Seems like Verizon isn’t the only one was left in the dark about Yahoo’s data breaches.
The heads of two prominent Senate Committees gave embattled Yahoo CEO Marissa Mayer a tongue lashing for failing to provide even “basic” information around its two recently disclosed data hacks and grilled Mayer in an attempt to extract relevant details about the incidents.
Senator John Thune, Chairman of the Committee on Commerce, Science, and Transportation and Senator Jerry Moran, head of the Subcommittee on Consumer Protection, Product Safety, Insurance, and Data Security, issued a letter to Mayer on Friday castigating her for Yahoo’s inability to “provide answers to many basic questions” about the breaches and for Yahoo’s abrupt cancellation of a planned briefing on the incidents. Yahoo’s lack of responsiveness and cooperation, they said, was cause for concern.
“Despite several inquiries by Committee staff seeking information about the Security of Yahoo user accounts, company officials have thus far been unable to provide answers to many basic questions about the reported breaches,” the letter reads. “Moreover, Yahoo’s recent, last-minute cancellation of a planned congressional staff briefing, originally scheduled for January 31, 2017, has prompted concerns about the company’s willingness to deal with Congress with complete candor about these recent events.”
The letter concludes with a series of five questions seeking information on the depth of the attacks, information revealed in them, and steps Yahoo has taken in response to the revelations. The Senators gave Yahoo approximately two weeks to respond.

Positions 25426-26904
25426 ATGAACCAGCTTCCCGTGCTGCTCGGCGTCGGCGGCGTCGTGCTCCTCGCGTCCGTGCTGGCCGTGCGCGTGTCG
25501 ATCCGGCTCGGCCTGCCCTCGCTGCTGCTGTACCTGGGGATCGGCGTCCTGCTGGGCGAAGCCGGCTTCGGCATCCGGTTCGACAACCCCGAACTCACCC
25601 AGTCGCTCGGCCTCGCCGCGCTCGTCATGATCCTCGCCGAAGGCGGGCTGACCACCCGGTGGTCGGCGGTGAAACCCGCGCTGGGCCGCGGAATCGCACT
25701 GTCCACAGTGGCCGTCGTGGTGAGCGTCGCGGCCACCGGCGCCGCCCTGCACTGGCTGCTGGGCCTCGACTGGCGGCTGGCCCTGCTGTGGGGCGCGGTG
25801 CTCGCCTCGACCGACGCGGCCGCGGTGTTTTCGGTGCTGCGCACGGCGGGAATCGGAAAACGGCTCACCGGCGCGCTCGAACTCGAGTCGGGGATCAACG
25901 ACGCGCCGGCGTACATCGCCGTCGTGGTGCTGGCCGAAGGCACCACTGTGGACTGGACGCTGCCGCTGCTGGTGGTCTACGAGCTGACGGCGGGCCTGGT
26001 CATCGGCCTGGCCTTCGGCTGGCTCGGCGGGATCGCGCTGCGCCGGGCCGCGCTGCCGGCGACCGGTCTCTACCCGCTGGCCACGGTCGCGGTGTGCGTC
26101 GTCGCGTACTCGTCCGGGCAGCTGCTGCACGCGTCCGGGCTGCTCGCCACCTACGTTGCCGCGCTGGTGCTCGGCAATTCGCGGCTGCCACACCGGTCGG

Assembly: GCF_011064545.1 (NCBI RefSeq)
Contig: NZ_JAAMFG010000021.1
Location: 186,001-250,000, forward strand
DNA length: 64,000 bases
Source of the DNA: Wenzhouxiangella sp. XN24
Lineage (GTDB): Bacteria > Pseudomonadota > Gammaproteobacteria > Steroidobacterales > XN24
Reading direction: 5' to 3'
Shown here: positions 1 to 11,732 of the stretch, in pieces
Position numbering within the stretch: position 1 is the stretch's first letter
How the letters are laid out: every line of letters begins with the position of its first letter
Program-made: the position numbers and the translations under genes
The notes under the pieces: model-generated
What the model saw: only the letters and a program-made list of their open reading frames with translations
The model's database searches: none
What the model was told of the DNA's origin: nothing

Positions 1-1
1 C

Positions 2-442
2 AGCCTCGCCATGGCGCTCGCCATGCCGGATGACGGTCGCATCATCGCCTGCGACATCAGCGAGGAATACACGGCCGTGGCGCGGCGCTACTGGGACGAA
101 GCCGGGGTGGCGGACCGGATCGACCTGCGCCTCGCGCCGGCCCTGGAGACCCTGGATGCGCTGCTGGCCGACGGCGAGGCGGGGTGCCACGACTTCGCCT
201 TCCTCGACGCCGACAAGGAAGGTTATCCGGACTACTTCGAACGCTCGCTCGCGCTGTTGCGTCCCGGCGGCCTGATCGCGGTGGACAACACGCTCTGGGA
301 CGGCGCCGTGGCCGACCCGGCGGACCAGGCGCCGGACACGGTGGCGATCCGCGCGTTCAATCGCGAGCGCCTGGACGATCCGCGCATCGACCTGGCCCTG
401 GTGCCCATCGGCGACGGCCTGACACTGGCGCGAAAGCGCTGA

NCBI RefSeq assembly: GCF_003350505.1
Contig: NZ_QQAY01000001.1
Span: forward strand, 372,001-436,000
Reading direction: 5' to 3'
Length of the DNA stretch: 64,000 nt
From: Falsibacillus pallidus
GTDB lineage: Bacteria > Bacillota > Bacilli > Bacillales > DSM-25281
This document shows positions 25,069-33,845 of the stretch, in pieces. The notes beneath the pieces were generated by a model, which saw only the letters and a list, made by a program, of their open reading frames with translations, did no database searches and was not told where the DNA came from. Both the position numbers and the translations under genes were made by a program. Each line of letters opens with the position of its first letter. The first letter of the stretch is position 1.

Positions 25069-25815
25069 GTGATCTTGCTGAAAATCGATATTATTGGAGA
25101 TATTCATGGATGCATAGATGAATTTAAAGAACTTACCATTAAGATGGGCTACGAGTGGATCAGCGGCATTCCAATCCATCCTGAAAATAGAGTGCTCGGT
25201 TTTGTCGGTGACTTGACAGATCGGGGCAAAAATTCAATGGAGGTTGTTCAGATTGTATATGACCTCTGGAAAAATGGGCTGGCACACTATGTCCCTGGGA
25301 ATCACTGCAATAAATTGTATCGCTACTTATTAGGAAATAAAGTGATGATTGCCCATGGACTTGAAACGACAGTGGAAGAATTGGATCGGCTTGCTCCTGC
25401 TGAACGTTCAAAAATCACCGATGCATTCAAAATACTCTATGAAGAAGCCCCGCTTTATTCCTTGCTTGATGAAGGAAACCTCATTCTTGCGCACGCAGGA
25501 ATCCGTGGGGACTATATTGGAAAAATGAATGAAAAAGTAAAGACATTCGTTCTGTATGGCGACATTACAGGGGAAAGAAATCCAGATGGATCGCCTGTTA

The Senators’ note comes in the wake of back-to-back disclosures from Yahoo late last year revealing two massive data breaches nearly two years after they were believed to have happened.
In September, Yahoo announced the first discovered hack of around 500 million customer accounts. That incident was believed to have occurred in 2014, and exposed information including users’ names, email addresses, telephone numbers, birth dates, scrambled passwords, and the security questions (and answers) used to verify an account holder’s identity.
The company followed up with an announcement in December that a second, larger breach of more than one billion accounts had occurred in August 2013. Yahoo said that breach, which was discovered during the investigation into the first, exposed the “names, email addresses, telephone numbers, dates of birth, hashed passwords (using MD5) and, in some cases, encrypted or unencrypted security questions and answers.” The company said the stolen information, though, did not include passwords, payment card data, or bank account information.
Verizon, which last July agreed to acquire Yahoo for $4.83 billion, has been tight-lipped on its plans in the wake of the revelations. However, carrier executives have previously indicated they had no idea about the hacks going into the deal.
Last month, the Wall Street Journal reported the Securities and Exchange Commission has opened an investigation into the timing of Yahoo’s hack disclosures to see whether the incidents should have been announced sooner. More on that here.
Filed Under: Industry regulations